Two Mazda CX-60 test cars are now on Australian roads for up to six months of trials ahead of a local launch previously planned for late this year or early next year.
That 2023 Mazda CX-60 A mid-size SUV has arrived in Australia for testing ahead of the first showroom arrivals previously stated to be before the end of this year.
Two pre-production CX-60 examples have arrived on local roads to begin an “intense local testing program” that will include 30,000km of driving over a period of “up to” six months.
Mazda Australia has provided an updated showroom arrival date for the CX-60. First deliveries were previously announced for late 2022. However, if the testing program lasts the full six months, arrivals may be pushed back to 2023.
Australian details will follow closer to launch, including pricing – although Mazda Australia has previously stated a starting price that matches or overlaps with the flagship CX-5, at around $55,000 plus road costs.
It was previously hinted that the CX-60 would be launched with a 2.5-litre four-cylinder non-hybrid petrol engine – ahead of a four-cylinder plug-in hybrid (PHEV) and petrol and/or diesel six-cylinder engines next year.
Photos of the pre-production test cars suggest they will be fitted with one of the six-cylinder engines available with 48-volt mild hybrids – branded M Hybrid, as shown on the white car’s infotainment screen – and the lack of the charging port of the PHEV.
The red vehicle appears to be a diesel based on information shown in its instrument cluster in a supporting video shared by Mazda Australia.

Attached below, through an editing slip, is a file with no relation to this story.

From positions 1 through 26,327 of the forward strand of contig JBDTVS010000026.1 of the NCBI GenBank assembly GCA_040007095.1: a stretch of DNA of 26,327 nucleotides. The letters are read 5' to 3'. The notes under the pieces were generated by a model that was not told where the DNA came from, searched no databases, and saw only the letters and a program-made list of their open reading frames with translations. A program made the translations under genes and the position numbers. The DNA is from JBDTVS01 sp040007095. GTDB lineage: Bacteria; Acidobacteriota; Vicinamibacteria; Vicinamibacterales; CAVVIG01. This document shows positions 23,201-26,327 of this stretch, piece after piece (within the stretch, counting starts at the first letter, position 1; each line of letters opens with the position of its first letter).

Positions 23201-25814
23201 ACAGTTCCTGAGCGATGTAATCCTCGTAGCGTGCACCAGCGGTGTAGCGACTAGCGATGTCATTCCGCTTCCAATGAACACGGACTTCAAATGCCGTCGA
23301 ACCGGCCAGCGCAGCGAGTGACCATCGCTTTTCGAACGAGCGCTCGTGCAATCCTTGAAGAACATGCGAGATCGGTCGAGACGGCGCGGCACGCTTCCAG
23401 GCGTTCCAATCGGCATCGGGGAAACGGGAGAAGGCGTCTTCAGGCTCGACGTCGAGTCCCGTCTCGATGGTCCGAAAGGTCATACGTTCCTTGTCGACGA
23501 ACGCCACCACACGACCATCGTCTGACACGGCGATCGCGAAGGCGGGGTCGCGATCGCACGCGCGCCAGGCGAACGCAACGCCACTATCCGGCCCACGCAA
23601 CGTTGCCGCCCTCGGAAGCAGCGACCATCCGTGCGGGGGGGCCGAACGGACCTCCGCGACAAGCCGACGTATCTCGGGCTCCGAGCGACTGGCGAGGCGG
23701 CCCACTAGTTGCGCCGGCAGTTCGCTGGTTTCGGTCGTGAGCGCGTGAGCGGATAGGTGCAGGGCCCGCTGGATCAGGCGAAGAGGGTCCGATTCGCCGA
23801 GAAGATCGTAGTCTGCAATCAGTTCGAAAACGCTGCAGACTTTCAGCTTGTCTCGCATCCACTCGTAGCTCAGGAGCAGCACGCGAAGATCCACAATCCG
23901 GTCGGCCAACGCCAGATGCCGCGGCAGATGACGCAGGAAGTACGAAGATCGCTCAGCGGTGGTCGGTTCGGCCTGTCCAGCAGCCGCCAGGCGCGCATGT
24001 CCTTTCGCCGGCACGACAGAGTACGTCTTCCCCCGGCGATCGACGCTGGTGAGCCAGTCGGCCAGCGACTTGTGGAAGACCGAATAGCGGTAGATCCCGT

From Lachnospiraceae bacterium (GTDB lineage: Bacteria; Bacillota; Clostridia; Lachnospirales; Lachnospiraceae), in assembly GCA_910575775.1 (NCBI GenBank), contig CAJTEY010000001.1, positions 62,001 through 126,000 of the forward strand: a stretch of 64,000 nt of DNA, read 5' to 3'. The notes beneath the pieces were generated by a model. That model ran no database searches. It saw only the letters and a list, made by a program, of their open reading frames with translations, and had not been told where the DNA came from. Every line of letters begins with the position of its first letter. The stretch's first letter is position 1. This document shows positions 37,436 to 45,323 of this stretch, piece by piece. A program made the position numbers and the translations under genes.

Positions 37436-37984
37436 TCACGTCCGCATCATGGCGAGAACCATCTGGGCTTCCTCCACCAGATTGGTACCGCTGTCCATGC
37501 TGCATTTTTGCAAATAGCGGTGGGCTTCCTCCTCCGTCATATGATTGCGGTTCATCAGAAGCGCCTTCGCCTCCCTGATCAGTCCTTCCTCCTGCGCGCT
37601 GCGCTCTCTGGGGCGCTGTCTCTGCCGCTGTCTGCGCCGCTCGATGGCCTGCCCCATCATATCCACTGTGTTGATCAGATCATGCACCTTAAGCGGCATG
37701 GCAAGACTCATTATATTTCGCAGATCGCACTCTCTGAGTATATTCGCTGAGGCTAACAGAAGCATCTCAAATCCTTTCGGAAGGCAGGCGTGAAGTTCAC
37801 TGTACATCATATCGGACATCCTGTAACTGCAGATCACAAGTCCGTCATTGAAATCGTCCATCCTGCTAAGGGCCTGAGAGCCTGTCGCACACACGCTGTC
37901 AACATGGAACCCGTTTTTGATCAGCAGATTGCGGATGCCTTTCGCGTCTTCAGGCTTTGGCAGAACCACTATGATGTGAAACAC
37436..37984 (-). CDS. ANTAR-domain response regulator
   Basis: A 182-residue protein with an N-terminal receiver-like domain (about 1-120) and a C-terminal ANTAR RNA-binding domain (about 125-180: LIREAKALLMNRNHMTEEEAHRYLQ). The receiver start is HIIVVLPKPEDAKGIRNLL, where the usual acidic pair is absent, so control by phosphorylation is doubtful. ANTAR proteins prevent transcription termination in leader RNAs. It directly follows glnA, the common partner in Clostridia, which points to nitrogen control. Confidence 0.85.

“The program will measure key data across a range of high and low load scenarios that will include powertrain stress testing, towability, quality assurance, in-depth real-world range analysis and other performance-related criteria,” Mazda Australia said in a press release.
“More than 30,000 kilometers will be covered during the test phase and all data collected will be shared with Mazda’s Hiroshima [research] and [development] Analysis center in Japan.
“Australia is recognized as a key market for its contribution to the global vehicle testing regime due to its unique road configuration and climatic conditions.”
It’s unclear if the CX-60 will receive unique Australian tuning for its suspension and steering to suit local tastes – as is common with most Hyundai and Kia cars made in Australia over the past decade were sold.
“The two development vehicles will also be used to reinforce … [the] The training plan is already being rolled out internally and across the 140-strong dealer network to strengthen local knowledge and understanding for the arrival of the CX-60,” Mazda said in a media release.
Stay tuned journey More details on the 2023 Mazda CX-60 can be found ahead of its Australian launch. Click on the links below to read Moves earlier coverage.
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